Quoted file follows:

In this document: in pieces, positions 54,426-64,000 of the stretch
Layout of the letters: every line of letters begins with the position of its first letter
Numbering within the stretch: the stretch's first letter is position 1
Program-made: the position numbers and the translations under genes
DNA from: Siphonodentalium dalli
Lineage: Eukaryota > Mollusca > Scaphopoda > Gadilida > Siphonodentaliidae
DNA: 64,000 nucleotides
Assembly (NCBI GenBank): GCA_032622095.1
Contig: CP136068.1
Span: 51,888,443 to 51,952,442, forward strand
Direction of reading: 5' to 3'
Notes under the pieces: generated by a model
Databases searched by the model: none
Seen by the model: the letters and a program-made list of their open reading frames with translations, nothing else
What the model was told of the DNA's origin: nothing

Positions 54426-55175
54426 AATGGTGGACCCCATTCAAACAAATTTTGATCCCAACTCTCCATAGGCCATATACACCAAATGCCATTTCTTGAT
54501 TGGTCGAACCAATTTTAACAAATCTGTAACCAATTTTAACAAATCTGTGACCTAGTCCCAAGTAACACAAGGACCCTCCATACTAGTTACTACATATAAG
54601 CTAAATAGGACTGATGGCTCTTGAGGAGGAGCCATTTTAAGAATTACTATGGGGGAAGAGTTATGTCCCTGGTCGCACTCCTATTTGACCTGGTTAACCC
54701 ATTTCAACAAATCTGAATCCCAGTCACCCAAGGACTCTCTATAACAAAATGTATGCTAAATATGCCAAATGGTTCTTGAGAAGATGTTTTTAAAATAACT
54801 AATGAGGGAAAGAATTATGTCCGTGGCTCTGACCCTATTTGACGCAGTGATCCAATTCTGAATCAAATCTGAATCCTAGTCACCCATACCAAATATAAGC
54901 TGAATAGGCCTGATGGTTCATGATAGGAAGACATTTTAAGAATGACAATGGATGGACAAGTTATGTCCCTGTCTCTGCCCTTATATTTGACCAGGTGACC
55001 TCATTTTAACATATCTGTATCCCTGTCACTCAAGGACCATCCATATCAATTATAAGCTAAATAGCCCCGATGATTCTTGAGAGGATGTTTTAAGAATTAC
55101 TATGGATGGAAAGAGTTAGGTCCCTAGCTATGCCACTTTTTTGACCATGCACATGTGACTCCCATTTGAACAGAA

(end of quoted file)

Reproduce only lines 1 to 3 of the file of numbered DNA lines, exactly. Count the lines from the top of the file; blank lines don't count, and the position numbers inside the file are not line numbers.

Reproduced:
In this document: in pieces, positions 54,426-64,000 of the stretch
Layout of the letters: every line of letters begins with the position of its first letter
Numbering within the stretch: the stretch's first letter is position 1